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Black and White Beauty 

Spielberg forgoes nuance for grandeur, but oh, is it grand

click to enlarge Riding through a battlefield back-lit against the horizon: majestic... but kinda dangerous
  • Riding through a battlefield back-lit against the horizon: majestic... but kinda dangerous

The handsome, soppy War Horse allows Steven Spielberg, now in his mid-60s, to check a few more items off his bucket list.  

click to enlarge movie.thumb.jpg

War Horse

Rated: PG

Directed by: Steven Spielberg

Starring: Jeremy Irvine, Emily Watson, David Thewlis

The director of Saving Private Ryan makes his World War I movie, borrowing from the anti-war works of Lewis Milestone, notably All Quiet on the Western Front. He continues his reverence for John Ford, bookending the film with a particularly obvious visual homage to The Quiet Man. And, ever the rank sentimentalist, he fashions his takes on Black Beauty and The Black Stallion with a story about, yes, a boy and his horse.

Ted Narracott (Peter Mullan), a soddy, snockered farmer in pastoral Devonshire, England, needs a plow horse to save the family farm but instead squanders 30 guineas on a feisty foal, later named Joey. Reared by Albert (Jeremy Irvine), Ted’s son, the half-thoroughbred turns heads by tilling the farm’s rocky pasture, but once the turnip crop is washed out on the eve of the first World War, Ted sells Joey to the British army over Albert’s teary objections.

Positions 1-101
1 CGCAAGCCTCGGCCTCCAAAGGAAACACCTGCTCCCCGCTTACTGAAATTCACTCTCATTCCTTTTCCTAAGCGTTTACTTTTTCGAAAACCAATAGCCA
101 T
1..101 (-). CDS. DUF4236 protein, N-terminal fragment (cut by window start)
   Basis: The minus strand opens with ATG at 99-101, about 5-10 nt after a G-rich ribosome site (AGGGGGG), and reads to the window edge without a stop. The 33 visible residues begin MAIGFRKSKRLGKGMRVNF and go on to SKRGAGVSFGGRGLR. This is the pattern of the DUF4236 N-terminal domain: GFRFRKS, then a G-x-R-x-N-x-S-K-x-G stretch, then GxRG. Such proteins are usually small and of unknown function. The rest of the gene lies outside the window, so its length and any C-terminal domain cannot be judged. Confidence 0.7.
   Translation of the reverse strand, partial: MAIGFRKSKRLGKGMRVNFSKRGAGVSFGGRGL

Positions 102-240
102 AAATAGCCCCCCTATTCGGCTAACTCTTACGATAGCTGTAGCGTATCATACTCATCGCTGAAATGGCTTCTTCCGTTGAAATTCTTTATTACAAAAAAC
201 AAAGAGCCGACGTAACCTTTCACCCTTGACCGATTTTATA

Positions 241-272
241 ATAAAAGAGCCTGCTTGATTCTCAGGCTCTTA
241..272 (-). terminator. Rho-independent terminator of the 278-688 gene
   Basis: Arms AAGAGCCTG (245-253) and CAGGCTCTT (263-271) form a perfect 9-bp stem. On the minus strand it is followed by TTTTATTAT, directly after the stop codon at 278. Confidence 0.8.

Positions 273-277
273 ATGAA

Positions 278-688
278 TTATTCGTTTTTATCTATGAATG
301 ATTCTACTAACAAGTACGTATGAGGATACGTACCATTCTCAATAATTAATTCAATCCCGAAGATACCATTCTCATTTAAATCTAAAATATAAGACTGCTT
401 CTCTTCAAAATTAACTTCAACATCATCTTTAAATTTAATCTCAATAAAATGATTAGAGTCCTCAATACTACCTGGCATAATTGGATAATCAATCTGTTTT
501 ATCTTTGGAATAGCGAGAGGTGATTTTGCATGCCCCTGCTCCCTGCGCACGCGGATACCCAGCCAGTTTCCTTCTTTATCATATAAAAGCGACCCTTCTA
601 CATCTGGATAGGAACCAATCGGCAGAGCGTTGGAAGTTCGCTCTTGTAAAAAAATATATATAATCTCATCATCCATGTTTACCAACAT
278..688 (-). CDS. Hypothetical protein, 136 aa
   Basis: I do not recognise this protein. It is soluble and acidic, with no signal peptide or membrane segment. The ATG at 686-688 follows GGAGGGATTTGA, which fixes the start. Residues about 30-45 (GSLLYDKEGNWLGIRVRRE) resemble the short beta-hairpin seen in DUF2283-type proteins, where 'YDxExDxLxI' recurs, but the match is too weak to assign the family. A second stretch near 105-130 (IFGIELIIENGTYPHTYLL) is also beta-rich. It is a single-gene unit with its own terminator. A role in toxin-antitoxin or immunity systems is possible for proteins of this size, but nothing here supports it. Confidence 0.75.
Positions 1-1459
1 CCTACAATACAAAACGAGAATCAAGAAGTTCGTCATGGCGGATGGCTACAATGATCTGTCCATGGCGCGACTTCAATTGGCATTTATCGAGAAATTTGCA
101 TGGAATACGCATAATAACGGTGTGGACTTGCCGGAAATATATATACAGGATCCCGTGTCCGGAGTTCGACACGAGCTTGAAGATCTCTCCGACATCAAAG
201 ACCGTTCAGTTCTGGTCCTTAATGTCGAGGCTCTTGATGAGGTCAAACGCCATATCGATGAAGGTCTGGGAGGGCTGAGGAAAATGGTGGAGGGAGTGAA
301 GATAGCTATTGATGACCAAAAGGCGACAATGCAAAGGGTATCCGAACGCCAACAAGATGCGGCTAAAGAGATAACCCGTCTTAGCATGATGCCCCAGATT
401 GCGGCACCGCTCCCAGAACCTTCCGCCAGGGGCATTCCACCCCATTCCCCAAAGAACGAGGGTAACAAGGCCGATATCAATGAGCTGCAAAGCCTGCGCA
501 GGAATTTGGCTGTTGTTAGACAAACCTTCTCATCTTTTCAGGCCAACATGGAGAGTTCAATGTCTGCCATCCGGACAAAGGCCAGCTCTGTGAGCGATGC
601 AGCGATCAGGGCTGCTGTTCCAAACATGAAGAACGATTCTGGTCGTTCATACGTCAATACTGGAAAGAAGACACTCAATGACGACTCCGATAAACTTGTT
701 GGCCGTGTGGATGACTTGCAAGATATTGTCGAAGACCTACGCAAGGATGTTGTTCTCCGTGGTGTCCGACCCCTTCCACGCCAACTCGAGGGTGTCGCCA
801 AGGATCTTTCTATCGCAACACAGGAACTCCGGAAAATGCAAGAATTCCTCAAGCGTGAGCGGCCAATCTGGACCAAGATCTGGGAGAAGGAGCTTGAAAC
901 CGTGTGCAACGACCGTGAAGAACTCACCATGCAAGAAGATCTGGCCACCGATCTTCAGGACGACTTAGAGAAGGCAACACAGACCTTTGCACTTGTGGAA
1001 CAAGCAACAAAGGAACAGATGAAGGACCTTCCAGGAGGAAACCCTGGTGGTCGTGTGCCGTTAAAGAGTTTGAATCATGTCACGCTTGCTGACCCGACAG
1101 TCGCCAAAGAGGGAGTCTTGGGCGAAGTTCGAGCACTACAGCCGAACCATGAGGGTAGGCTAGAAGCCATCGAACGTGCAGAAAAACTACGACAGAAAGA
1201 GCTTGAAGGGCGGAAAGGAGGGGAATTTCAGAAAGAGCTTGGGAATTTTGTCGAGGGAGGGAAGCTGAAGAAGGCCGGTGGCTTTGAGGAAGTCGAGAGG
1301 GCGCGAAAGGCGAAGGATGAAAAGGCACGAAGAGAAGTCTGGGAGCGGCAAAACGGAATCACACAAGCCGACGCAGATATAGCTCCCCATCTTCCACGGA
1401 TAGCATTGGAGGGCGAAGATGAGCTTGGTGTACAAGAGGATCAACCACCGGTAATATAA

The four-year odyssey that follows chronicles Joey’s stint on the French front, beginning as mount for a captain (Tom Hiddleston) in the English cavalry and continuing with other adventures, including harsh service in a German artillery unit, where exhausted equines are regularly and brutally put out of their misery.

Spielberg adeptly captures the transitional nature of the Great War, one of the last fought with horses and swords. During a mounted cavalry charge through a German encampment, a British commander

responds to the sound of machine gun fire from a nearby tree line with a look of stunned horror. Spielberg’s depiction of trench warfare and fierce slogs across muddy battlefields is far less bloody than Saving Private Ryan, but it still effectively conveys the war’s brutality. Eschewing any overt nationalistic bent, War Horse hews to its mission to demonize war, not people.

War Horse is held together by a glue of Spielberg schmaltz that’s easy to stick with until it fosters a series of false endings and tidy contrivances. However, even the sappy slow spots are varnished with exquisite art direction and Janusz Kaminski’s brilliant cinematography. War Horse is a strikingly beautiful motion picture in the most classic sense, unaided by 3-D or the other visual accouterments of our age. It is the work of an august filmmaker who shows he still has a thing or two to teach the new generation.

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